To recognize them they're the same as Pure Comms but they don't have a 3 move insert. But that's not always the case so just use elimination to figure it out. The first rule always applies so if you see that then it's a A9.
Orthogonals (10 moves) - are conjugated Pure Comms with no cancellations resulting in 10 moves instead of 9. They follow the same formula [S: [A, B]] as well but the S move doesn't cancel with A nor B.
To recognize them you must know 2 terms:
Opposites - when 2 corners can't go to each other's places with 1 quarter turn. Ex. UBL is opposite to DBR Note: We're only talking permutation-wise. Meaning UBL being opposite to BDR is as the same as saying UBL is opposite to DBR.
AnI or nI (Adj Non-interchangeable or Non-interchangeable - nI is a better term since saying AnI sometimes doesn't make sense. Put it simply a sticker is not interchangeable with another if you can't do it 1 move.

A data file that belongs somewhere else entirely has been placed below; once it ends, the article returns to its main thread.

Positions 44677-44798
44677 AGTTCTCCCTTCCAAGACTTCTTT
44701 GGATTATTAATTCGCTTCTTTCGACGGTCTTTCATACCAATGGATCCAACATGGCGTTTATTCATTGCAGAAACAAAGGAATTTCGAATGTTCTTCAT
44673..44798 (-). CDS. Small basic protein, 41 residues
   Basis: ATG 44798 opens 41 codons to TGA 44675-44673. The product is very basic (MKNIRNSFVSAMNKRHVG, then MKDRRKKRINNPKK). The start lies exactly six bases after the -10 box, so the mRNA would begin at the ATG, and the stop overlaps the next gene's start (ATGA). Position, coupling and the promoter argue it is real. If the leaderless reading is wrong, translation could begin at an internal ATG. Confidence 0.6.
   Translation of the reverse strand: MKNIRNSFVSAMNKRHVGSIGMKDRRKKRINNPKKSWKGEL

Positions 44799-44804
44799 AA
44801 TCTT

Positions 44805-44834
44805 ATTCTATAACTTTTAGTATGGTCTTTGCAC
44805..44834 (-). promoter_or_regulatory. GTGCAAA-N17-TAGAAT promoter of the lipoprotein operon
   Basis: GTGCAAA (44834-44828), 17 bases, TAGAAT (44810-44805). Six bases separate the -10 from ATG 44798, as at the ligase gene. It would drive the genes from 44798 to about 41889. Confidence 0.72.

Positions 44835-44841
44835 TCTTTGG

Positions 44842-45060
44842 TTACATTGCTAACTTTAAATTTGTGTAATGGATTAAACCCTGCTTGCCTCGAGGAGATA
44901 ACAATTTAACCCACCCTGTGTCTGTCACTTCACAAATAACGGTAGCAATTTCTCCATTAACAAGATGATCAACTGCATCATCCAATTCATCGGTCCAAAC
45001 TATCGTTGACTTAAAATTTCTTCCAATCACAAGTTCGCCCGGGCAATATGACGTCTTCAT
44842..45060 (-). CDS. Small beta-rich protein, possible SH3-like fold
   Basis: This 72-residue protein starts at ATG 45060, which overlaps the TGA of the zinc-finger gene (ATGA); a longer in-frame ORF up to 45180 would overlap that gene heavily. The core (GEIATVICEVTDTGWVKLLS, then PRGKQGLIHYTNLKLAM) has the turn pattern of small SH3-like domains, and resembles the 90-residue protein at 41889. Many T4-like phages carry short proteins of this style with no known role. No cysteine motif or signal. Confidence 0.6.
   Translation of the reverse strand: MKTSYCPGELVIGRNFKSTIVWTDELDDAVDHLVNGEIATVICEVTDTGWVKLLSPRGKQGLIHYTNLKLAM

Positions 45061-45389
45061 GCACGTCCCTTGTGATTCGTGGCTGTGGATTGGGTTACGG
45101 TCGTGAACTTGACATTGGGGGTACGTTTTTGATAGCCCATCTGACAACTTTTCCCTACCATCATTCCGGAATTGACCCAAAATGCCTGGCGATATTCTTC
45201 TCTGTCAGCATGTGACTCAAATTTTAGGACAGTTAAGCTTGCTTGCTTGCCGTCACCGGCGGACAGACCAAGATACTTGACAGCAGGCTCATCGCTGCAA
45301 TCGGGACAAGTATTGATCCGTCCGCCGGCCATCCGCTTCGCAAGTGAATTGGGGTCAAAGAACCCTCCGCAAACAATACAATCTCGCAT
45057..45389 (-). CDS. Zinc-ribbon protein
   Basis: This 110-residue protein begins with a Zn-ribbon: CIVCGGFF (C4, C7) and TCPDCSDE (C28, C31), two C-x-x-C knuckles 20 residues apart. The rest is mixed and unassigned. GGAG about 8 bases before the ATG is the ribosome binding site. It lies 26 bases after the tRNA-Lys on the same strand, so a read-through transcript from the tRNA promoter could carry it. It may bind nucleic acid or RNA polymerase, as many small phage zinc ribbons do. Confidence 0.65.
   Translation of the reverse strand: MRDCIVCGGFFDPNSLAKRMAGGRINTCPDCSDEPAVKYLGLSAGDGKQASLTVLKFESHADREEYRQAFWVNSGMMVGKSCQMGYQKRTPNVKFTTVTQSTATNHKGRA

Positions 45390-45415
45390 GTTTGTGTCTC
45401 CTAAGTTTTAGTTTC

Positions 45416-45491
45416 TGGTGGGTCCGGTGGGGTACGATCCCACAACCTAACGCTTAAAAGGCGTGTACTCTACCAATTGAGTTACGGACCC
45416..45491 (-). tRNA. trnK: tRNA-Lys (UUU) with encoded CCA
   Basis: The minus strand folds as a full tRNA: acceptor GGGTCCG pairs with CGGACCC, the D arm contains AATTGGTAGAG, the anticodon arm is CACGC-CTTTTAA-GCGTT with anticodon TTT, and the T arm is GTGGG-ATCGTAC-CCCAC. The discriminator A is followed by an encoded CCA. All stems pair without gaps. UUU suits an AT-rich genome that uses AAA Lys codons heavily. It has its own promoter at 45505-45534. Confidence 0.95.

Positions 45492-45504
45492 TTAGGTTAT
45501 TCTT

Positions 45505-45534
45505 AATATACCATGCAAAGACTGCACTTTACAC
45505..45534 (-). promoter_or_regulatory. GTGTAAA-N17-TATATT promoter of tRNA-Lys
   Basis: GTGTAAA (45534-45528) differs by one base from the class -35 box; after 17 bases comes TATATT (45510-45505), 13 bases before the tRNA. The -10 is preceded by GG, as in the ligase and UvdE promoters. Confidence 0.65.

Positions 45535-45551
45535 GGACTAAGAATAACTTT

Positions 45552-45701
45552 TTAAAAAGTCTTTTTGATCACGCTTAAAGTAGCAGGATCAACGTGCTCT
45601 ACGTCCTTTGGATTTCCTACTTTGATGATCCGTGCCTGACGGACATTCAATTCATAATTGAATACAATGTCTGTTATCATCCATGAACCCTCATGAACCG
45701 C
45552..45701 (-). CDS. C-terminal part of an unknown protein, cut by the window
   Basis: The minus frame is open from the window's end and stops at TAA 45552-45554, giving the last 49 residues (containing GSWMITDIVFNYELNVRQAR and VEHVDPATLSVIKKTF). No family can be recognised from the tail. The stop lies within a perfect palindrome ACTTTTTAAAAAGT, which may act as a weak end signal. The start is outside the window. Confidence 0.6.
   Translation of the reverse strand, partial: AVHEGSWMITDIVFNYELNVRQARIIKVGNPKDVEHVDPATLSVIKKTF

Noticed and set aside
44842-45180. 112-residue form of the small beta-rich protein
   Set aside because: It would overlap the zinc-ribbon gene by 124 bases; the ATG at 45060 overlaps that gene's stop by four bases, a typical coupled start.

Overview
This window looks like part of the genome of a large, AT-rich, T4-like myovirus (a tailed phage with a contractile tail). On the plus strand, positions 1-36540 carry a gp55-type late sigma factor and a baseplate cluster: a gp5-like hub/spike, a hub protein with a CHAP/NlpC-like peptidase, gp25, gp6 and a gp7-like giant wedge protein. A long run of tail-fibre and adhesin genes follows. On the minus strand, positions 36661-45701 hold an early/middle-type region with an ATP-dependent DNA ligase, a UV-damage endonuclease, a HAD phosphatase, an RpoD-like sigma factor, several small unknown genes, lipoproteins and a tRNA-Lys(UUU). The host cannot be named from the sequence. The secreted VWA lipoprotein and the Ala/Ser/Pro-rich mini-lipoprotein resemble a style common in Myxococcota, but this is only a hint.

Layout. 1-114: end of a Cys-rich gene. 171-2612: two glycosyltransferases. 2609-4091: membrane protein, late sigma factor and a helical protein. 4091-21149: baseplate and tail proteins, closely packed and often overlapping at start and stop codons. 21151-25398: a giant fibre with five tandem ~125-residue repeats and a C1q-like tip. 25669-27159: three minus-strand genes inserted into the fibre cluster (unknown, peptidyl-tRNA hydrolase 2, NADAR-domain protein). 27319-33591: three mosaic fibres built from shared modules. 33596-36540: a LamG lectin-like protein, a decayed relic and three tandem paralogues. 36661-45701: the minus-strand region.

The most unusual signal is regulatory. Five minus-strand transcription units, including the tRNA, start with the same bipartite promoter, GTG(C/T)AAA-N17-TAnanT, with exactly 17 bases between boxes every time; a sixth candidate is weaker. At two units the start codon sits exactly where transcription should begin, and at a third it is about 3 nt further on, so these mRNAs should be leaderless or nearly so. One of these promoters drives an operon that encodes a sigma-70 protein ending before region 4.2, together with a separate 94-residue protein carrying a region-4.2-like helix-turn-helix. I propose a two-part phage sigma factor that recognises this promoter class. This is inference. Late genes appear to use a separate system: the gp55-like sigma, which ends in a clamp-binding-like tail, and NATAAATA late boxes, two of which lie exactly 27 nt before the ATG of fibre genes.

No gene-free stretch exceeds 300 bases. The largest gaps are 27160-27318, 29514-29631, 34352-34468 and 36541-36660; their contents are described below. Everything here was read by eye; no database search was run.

To recognize all 3 corners are opposites and nI to each other. (See what I mean? Saying AnI here doesn't make sense when alll the corners are opposite)
To do them just do ANY quarter turn S move and it will setup into a Pure Comm and undo the S move.
Cyclic Shifts (11 moves) - they don't come from Pure Comms and follow a different formula: [A: B] [C: B] or A B A' C B C'
A is always 2 moves which are comprised of 2 adjacent layers (Ex. F and R) and one is going clockwise and another going counterclockwise
B is always a half turn and is not a opposite layer to either A or C Ex. A is R F so B must not be any form of B or L move
C is the reverse of A (not inverse) Ex. A is R F so C must be F R
Ex. [R F: U2] [F R: U2]
To recognize all 3 corners are on the same layer and are nI.
To do them figure out the middle piece of the cycle. Ex. UBL -> LFU -> BRU The middle piece is UBL and must go to LFU. Do [R F: U2] to swap them and now the next piece must go to BRU so do [F R: U2] to swap them and then you're done.